Txakoli with pickled onion crisps

Another crowd favourite for Laura was Ameztoi Txakoli Blanco, a slightly sparkling, dry white wine, with Pickled Onion Monster Munch. The tangy acidity of the crisp was challenging to pair and required something equally tangy, which led her to the little-known grape Hondarrabi Zuri. The pairing was inspired by the pickled pintxos one would find along the streets of San Sebastian. “It picked out a zinging sherbet taste in the wine,” Laura said. Fine food retailers could try this with pickled onion flavours from the likes of Glens of Antrim or Tyrrells.

Riesling with Thai sweet chilli crisps

For lovers of Riesling, Laura and Jake agree that it’s a perfect match with Thai sweet chilli crisps. “Thai Sweet Chilli Sensations are, to the best of my knowledge, as addictive as crack cocaine,” Jake says. “To wash them down and tone done the tingly spice, a glass of just off-dry Riesling does the trick – fruity, limey and a little mineral. This is one of the only occasions that I’d suggest the wine be very cold.” Countless independent producers create sweet chilli flavour crisps, like Fairfields Farm, Fiddler’s Lancashire Crisps and The British Crisp Company.

Laura says Riesling pairs well with “so many flavours”. In addition to Thai sweet chilli and prawn and cocktail, she recommends it for enjoying with Mexican-style tortilla chips. Retailers could try Manomasa or Blanco Niño.

Rioja with paprika crisps

Another classic combination is Rioja with paprika-flavoured crisps, such as San Nicasio Smoked Paprika crisps or Trafo Potato Crisps in Paprika. Laura, who paired them with Walkers Max Paprika crisps, says it “always goes down well” as paprika is such a quintessential Spanish flavour. Meat-lovers will find it also works well with chorizo, so retailers could try Pipers Trealy Farm Chorizo Crisps or even Made For Drink’s Chorizo Thins.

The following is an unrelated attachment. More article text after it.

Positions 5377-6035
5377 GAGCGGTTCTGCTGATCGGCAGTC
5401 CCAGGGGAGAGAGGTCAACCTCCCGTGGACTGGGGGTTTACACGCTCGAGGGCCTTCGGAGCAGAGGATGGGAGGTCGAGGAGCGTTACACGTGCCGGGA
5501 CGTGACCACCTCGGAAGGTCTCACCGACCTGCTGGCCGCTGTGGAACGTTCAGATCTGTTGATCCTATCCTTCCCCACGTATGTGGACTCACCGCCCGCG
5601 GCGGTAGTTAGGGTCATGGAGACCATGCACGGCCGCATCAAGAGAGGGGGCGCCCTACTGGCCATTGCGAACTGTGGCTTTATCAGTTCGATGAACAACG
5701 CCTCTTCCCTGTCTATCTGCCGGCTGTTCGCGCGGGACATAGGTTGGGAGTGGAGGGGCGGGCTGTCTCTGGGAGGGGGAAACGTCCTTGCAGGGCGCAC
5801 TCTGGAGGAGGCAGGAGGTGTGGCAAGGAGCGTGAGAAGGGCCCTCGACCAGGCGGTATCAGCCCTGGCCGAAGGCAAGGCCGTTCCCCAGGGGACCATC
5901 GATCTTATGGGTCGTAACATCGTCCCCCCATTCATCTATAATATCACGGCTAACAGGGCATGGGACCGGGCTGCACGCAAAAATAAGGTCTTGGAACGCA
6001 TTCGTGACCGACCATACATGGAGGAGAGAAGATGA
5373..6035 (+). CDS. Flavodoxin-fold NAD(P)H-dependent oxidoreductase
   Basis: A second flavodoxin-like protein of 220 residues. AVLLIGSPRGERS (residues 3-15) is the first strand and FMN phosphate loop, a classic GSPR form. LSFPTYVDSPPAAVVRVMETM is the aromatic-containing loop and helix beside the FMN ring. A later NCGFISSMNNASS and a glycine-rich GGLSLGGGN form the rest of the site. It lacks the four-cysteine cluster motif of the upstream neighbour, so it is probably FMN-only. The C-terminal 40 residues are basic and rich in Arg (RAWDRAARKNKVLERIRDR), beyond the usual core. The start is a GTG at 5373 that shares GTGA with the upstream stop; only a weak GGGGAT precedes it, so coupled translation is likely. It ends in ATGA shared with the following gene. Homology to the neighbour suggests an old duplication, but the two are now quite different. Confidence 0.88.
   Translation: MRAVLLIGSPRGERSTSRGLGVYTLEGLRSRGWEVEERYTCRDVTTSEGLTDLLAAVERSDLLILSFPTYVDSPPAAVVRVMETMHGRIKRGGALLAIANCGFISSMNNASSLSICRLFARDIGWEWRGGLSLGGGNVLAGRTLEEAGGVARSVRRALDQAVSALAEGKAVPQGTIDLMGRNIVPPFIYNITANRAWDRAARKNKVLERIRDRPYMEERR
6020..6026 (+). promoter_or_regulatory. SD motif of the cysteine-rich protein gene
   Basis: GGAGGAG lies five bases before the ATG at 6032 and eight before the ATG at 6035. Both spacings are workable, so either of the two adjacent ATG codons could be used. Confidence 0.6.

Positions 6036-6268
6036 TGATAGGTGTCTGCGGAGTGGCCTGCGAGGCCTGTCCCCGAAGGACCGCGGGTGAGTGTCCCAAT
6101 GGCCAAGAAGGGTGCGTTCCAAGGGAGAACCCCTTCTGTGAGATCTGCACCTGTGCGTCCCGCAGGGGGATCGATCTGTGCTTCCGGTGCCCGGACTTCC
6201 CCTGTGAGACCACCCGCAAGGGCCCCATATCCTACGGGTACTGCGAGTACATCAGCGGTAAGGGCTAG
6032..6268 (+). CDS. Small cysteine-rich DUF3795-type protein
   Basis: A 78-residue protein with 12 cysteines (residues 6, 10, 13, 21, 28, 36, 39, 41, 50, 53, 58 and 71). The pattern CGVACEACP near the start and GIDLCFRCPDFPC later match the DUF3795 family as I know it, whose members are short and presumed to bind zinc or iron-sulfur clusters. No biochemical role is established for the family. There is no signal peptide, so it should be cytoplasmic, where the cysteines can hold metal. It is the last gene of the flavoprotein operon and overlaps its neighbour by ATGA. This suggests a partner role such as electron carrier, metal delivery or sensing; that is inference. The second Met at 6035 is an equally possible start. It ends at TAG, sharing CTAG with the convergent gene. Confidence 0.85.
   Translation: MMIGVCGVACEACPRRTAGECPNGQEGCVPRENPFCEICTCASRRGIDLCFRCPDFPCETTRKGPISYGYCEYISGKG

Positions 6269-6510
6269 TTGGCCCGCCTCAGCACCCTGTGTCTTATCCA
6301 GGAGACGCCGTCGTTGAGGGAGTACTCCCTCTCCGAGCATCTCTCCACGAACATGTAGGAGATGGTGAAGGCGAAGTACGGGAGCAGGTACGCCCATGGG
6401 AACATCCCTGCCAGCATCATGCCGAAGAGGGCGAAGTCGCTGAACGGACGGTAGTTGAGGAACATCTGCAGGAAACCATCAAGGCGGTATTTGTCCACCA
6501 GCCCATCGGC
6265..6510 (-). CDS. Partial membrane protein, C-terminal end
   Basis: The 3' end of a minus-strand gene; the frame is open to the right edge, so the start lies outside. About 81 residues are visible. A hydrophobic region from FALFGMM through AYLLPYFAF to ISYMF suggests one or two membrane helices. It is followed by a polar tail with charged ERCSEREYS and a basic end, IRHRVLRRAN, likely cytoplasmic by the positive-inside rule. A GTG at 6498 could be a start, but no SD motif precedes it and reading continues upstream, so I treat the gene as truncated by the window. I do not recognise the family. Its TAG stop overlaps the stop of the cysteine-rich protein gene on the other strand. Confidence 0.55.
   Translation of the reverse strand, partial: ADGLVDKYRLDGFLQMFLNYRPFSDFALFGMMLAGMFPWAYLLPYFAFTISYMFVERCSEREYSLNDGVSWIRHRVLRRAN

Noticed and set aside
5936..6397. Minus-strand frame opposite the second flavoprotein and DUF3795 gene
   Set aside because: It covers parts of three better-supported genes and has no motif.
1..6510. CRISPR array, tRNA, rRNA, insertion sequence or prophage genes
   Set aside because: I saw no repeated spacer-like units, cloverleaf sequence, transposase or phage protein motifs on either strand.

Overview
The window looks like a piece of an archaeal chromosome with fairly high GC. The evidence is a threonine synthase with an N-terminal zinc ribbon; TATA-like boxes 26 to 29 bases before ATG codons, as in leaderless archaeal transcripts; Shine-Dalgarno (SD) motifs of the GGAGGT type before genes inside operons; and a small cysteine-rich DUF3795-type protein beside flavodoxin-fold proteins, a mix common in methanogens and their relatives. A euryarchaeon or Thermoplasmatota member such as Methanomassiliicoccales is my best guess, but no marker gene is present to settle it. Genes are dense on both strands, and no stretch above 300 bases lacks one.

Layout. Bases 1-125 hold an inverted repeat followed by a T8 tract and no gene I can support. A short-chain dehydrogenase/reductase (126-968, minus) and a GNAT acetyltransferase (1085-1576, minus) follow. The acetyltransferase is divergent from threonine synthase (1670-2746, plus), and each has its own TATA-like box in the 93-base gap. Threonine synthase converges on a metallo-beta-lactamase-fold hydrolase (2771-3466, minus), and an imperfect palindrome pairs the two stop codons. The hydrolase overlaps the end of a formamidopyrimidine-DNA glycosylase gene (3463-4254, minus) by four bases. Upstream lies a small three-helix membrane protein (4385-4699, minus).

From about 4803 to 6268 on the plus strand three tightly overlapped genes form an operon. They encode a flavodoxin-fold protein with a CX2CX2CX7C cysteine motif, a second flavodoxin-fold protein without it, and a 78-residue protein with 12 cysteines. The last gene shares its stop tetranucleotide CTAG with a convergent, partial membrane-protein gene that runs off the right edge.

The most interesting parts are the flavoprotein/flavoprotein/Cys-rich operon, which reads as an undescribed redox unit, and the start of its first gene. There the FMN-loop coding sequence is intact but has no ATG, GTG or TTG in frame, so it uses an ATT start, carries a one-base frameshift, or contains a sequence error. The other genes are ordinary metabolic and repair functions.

Three more unique pairings

1. Made for Drink’s Baron Bigod Cheese & Onion with Hazy Bacchus
While designed to be served with cider, Jake says there’s another obvious pairing for these crisps. “Hop over just a couple of fences from Fen Farm Dairy (home of Baron Bigod), and you’d be standing in the vines of Flint Vineyard. If you can get your hands on it, they’ve produced a limited run of Hazy Bacchus in a can – skin contact wine with no intervention, this is textured and wild,” he says. “A little tropical and round in style, it’s big enough to stand up to the punchy flavour of the rich, fruity cheese and onion. This takes the idea of experimenting to a different level!” If you can’t get the Hazy Bacchus, Jake recommends their Charmat rosé – “fruity, delicious sparkling rosé with plenty of freshness and sass.”

2. Kent Crisps Oyster & Vinegar with Muscadet
“Give me oysters and I demand a bottle of Muscadet,” Jake says. “The wine can sometimes be a little neutral, which isn’t a bad thing to pair with the acidity of vinegar. Make sure to look for a Muscadet that is ‘Sur Lie’, which translates as ‘on the lees’. This means that the fermented wine is kept in contact with the dead yeast cells to enrich the wine and give it a creamy, softer, richer feeling,” he explains. “This will make the wine stand up to the powerful flavours of this crisp. Otherwise, you’ll find flavours of green apples, melons and a slight saltiness that’ll all complement the oyster naturally.”

3. Fairfields Farm Maple Glazed Ham Crisps with Riesling or Gamay/Pinot Noir
A seasonal favourite around Christmas, Jake gives two different options to cut through the richness of this flavour. “The fatty, unctuous feeling of glazed ham is just gorgeous with a slightly sweet white. Mosel Riesling as a great option,” he says. “You’ll want bags of acidity to cut through the fatty richness and a maple glaze would be very comfortable with a little bit of sweetness. 

“Otherwise, you could look to a bright, soft red,” he adds. “Again, acidity is important here, so we’re looking for cool climate, light-styled reds such a Gamay from Beaujolais, or Pinot Noir from Germany. The ripe juicy fruitiness of these wines will be appealing with the maple tones.”